A Toronto-based seafood market is using its benefits and compensation offerings to engage employees in an industry hit particularly hard by the coronavirus pandemic.
David Owen, owner of De La Mer, recently introduced a profit-sharing plan and health benefits for employees of his four stores. While the pandemic delayed the launch of these programs by 18 months, it also highlighted the importance of employee engagement.
“Three years ago, we did some work with a business consultant and one of the things I realized early on is the absolute necessity to get our crew invested in being interested in what’s going on in our stores. In the end, it came down to how do I, as a business owner, get my team to be invested not only in their paycheque, but the profitability of the company.”
Dental coverage was the most requested health benefit among employees, he says, noting the company has also prioritized massage and chiropractic benefits due to the physical nature of the job.
De La Mer’s profit-sharing program takes a two-pronged approach, based on both bottom-line operational profit but also top-line growth and sales. “We drive it from two directions because one of the challenges [with a profit-sharing plan] is you need to increase the bottom line, but one of the knee-jerk reactions is to cut from the top, which impacts service,” says Owen.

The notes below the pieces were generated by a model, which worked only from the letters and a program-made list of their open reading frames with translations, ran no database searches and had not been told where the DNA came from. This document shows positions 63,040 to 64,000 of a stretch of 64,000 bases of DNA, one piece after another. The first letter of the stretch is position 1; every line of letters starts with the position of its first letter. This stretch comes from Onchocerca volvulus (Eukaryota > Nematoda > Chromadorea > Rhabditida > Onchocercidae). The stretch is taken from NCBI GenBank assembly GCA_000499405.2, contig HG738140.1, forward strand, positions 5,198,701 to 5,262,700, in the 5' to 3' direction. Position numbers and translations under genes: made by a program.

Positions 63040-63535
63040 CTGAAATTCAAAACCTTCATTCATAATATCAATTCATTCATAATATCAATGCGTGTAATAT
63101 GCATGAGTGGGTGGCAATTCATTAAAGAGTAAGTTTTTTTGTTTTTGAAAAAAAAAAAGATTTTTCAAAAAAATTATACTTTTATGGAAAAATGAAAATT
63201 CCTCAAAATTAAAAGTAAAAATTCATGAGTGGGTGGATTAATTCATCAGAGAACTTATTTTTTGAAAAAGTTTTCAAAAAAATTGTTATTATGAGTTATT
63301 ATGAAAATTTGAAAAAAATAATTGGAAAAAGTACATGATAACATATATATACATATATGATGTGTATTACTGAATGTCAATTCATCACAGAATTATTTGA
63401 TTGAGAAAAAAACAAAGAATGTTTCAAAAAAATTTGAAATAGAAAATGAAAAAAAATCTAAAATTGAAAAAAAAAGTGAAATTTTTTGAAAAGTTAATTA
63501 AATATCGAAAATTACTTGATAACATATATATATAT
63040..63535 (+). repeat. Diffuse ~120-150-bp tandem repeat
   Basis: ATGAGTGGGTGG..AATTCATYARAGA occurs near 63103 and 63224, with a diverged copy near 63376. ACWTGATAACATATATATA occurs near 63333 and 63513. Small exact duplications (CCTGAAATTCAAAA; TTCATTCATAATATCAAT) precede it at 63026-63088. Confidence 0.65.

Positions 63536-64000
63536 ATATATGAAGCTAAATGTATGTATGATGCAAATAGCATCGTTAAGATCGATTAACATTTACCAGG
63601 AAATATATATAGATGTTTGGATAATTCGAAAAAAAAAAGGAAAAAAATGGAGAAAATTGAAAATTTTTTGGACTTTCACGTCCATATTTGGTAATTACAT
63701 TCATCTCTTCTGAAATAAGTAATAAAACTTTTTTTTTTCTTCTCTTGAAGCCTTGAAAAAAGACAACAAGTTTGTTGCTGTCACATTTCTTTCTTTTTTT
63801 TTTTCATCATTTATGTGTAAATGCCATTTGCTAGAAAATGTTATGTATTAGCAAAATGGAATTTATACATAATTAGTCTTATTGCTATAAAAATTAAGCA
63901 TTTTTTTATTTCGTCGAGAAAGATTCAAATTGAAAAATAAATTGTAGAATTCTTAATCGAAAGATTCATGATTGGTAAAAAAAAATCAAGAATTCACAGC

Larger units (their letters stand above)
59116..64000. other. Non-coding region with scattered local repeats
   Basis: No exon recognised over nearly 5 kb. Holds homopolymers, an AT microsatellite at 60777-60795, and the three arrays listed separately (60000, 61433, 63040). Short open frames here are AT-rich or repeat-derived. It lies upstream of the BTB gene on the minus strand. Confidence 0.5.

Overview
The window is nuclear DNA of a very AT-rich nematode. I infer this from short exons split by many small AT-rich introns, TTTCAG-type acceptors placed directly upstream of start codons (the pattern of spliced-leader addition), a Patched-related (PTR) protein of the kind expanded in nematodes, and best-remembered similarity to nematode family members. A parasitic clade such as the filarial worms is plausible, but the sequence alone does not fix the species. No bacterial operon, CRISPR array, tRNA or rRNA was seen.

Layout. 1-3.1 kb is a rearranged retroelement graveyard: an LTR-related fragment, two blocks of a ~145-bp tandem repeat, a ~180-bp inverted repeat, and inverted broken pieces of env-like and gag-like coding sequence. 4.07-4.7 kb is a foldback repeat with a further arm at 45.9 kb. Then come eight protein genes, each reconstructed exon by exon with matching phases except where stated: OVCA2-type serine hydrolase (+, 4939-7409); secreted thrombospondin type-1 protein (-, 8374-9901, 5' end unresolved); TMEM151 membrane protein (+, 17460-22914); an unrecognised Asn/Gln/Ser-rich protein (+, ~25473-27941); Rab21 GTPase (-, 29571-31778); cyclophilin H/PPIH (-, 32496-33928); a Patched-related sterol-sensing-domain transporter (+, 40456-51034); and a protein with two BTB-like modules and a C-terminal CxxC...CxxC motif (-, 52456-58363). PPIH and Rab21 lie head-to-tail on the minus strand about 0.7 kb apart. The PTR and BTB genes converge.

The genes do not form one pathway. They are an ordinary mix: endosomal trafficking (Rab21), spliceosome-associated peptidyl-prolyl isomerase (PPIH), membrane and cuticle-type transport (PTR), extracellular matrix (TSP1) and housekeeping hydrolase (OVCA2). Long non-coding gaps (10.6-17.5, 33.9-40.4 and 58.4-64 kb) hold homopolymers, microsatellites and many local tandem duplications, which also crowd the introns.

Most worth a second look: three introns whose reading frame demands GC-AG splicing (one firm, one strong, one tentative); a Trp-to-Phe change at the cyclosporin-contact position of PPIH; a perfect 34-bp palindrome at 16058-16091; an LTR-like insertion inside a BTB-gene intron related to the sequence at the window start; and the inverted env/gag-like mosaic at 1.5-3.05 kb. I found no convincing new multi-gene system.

Beyond net sales and profit, the program also includes metrics for customer satisfaction, he says. “It’s not just that there’s no complaints — complaints happen. It’s about making sure a complaint doesn’t escalate and we deal with it inside the store. Once the team put that math together and saw how their daily actions could impact their share of the catch, it’s been very positive.”
To participate in the profit-sharing plan, De La Mer employees are required to pass probation and obtain at least one company certification, such as customer service or processing product. And with an employee’s share percentage tied to their number of certifications, the program also helps retain talent in a challenging labour market, says Owen.
“We’re willing to share the profits and, in return, we need employees to show they’re committed. The more committed they are, the bigger the piece of the pie they’re getting.”